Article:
If one of your Values is Transparency or Authenticity, then the expectation must be that anyone should be able to call out moments when any Value isn’t being role modelled – whoever they may be in the organisation. That’s the tough part. You have to be prepared to be called to account and to respond to criticism, if you are to be taken seriously, otherwise it’s better not to have Values in the first instance.

Coming up with Values and sticking to them requires real strength. They can cause pain and tough conversations, but assuming you’ve chosen the right Values for your organisation, they are there as a force for good and are your guide to ensure the right decisions are made for the benefit of your business and your customers, suppliers, partners and employees.

Step 4. Tell your story in the language of your Values

Make your Values part of your everyday language. Connect your successes and smaller day-to-day triumphs to them – where it’s authentic to do so – then communicate your Values-infused stories to everyone, internally and externally.

Remind people of the impact that living your Values brings to the business, departments, teams and individuals. Celebrate and reward those who demonstrate your Values, through awards at company gatherings and regular team meetings. Create stories around what was done, what was involved, and which Values were demonstrated. Involve people across functions, departments and teams, at all levels of seniority.

Tell stories that join you together through your Values.

Step 5. Stand by your Values

It’s vital to be clear about what isn’t acceptable as well as what is. It’s easy to praise success, but it’s equally important to act on behaviours that are not what you want. It can take real guts to stand by your Values, because it can mean making unpopular decisions. It can be uncomfortable and challenging to call out senior colleagues who are not walking the talk. But, it’s necessary.

Take the war in Ukraine. Businesses that didn’t pull their operations out of Russia quickly enough were called out by their customers and employees for not doing the right thing. In some cases, they were specially rebuked for not living their Values. These organisations ran the risk of perceived inauthenticity, and the pressure led to many being forced to close their operations. For businesses who did act fast, their employees and customers have witnessed what it means, in practice, to stand by your Values. Although profitability may have been affected in the short term, authentic behaviour has preserved reputation.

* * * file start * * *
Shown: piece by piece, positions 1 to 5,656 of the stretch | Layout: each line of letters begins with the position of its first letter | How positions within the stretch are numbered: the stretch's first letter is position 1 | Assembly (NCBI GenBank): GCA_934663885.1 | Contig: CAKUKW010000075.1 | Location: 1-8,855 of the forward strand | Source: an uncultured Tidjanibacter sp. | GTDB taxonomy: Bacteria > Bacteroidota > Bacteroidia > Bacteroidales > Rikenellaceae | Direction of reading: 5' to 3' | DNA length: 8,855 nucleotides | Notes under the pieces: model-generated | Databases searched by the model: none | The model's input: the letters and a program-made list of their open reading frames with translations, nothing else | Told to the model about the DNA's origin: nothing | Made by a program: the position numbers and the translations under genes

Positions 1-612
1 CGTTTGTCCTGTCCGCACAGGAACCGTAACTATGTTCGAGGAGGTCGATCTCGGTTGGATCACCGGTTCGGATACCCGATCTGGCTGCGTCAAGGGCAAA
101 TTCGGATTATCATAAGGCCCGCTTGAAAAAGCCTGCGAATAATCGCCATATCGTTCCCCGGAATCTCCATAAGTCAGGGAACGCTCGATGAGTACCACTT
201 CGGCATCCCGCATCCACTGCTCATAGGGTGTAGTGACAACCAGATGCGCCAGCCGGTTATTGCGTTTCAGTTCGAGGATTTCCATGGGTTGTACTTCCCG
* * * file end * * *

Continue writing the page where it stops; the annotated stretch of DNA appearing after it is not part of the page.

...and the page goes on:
Employees, consumers and clients are ever more intolerant of inauthenticity. Constant vigilance is needed to ensure right action is taken. 

How talentsmoothie can help

We invite you to read about our recent work at Pulsant –  identifying, articulating and designing the Values and Employee Value Proposition (EVP) right for Pulsant employees and clients, and implementing them across all areas of the business.

Click HERE to read our Case Study: Values and EVP at Pulsant

Whatever your Values challenge, talk to us. We can help.

*Included in our report Generation Z What They Want from Work (2022) are six questions to help you shape your Gen Z strategy. ‘How do you drive a culture based on Values?’ is the third of these. The full report is free to download here. Or read our blog post ‘How do you stand for something as an organisation?’ which tackled the first of the six questions.

Make even better connections with your people. We are talentsmoothie, organisational development consultants and the employee experience experts. We can help.